At the south side of one of my favorite ponds,
the edges of it converge into a point, an arrow
pointing the way to four-lane highways and,
later still, the marsh and the Gulf of Mexico.
Near this convergence there are reeds and cattails,
brown and withered though winter still has not
reared its head enough to really have any impact.
When I stand at the tip of the point, I can cast
to both sides easily.
To my left, on the west side of the pond, a peninsula
of thin, dense marsh grass juts from the bank like
an exclamation. Over the nearly two years I've been
fishing this pond, I have always found a fish or
Just before dusk one night, I tied on my favorite
just-before-dusk bug, the Accardo "Spook" in
black/red. Though the air has chilled, the water
still retains some heat from the sun.
The Spook landed near the marsh grass point, and
at once, the water blasts skyward as if leaping
away in terror. I feel the weight of a fish when
I snap back the rod tip, but then it is just as
suddenly gone, and the Spook flies behind me.
Cursing, the time-honored wisdom chants itself
in my head: If they feel the hook, they won't
bite again. But, I reason, perhaps he didn't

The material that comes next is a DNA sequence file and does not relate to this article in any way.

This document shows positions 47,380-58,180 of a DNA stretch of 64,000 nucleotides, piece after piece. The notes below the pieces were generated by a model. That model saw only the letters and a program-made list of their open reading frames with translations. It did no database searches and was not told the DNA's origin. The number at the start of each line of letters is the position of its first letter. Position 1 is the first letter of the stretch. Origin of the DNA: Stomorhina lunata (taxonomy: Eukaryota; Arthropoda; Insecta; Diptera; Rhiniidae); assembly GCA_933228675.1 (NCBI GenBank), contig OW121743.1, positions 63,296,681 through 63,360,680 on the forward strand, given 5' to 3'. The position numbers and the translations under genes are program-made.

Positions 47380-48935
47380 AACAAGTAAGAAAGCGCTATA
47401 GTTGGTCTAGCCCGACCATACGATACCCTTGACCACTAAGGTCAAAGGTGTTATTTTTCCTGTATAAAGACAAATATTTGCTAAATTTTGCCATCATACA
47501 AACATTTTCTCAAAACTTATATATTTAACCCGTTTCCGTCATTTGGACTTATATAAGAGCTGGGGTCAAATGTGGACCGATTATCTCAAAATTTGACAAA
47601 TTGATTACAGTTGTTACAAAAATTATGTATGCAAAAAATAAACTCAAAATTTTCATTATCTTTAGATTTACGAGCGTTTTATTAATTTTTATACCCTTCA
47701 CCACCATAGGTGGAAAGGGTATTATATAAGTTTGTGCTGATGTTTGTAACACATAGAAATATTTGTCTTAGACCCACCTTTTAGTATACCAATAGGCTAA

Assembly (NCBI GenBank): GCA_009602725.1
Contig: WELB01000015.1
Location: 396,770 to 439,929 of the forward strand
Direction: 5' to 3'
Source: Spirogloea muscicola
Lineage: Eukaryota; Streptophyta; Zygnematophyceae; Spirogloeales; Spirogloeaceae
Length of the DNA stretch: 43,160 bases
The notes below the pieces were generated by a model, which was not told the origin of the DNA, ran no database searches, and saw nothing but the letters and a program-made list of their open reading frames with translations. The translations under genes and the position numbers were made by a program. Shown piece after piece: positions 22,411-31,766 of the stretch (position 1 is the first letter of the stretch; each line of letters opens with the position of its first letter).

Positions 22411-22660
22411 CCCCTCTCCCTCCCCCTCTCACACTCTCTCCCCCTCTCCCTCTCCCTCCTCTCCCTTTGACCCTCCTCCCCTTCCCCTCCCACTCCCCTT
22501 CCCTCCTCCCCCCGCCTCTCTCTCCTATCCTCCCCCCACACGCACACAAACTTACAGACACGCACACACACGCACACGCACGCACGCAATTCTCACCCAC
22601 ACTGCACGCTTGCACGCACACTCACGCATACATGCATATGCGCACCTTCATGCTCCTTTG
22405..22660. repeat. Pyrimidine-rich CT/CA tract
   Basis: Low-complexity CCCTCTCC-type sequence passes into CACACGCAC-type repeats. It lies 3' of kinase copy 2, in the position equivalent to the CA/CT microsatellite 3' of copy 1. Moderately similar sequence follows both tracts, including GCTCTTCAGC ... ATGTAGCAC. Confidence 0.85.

really feel it at all, just caught the body
of the popper.
I place the Spook there again, but nothing happens.
The conventional wisdom must be correct. That's
why it's called wisdom. A few jerking pops of
the Spook draw the attention of a few small
bluegill that slap at it with their tails.
Disgruntled, I reach into my pocket for a smoke,
light it, and just as I'm putting the pack back
into my pocket, the water leaps skyward again.
The rod was tucked under my arm, of course,
but it didn't matter. The fish near the marsh
grass didn't strike, it knocked the Spook into
the air. Without even a failed hookset, the
popper sailed fifteen feet away, landing within
a jumbled pile of leader and line.
Now I am irate. I gather the slack out of the
my line and cast back, but the Spook sits there,
as the ripples of its landing expanding outward,
fading like opportunity lost. I give it a few
twitches, then a healthy pop.
Kapow! I lift the rod, the tip bends over, then
like a catapult ungirdled, flips away from the
reeds, and the Spook follows, landing at my feet.
Again that little voice whispered to me: Fish won't
strike again if they feel the hook. He had to feel
the hook that time. Probably felt it the first time,
too, that's why he blasted the Spook out of the
water. He was pure-dee hacked off at it. The third
appearance of the popper resulted in a more enraged,
vengeful strike. That I missed again.
It took four bad casts to finally make it good.
Back in its spot near the point of that marsh
grass. I'm not great at false-casting even with
a tiny dry; with a big Spook at the end of the
leader, I tend to flail the water like a mad dog
until I get the fly where I want it. It's a good
thing I'm not a trout fisherman.
No way he'll bite a fourth time. Wisdom says it
can't happen. There's rules in the world, and
there's rules in fishing –
An eruption like the Tungusta Blast scared me so
badly I nearly jumped out of my boots. The rod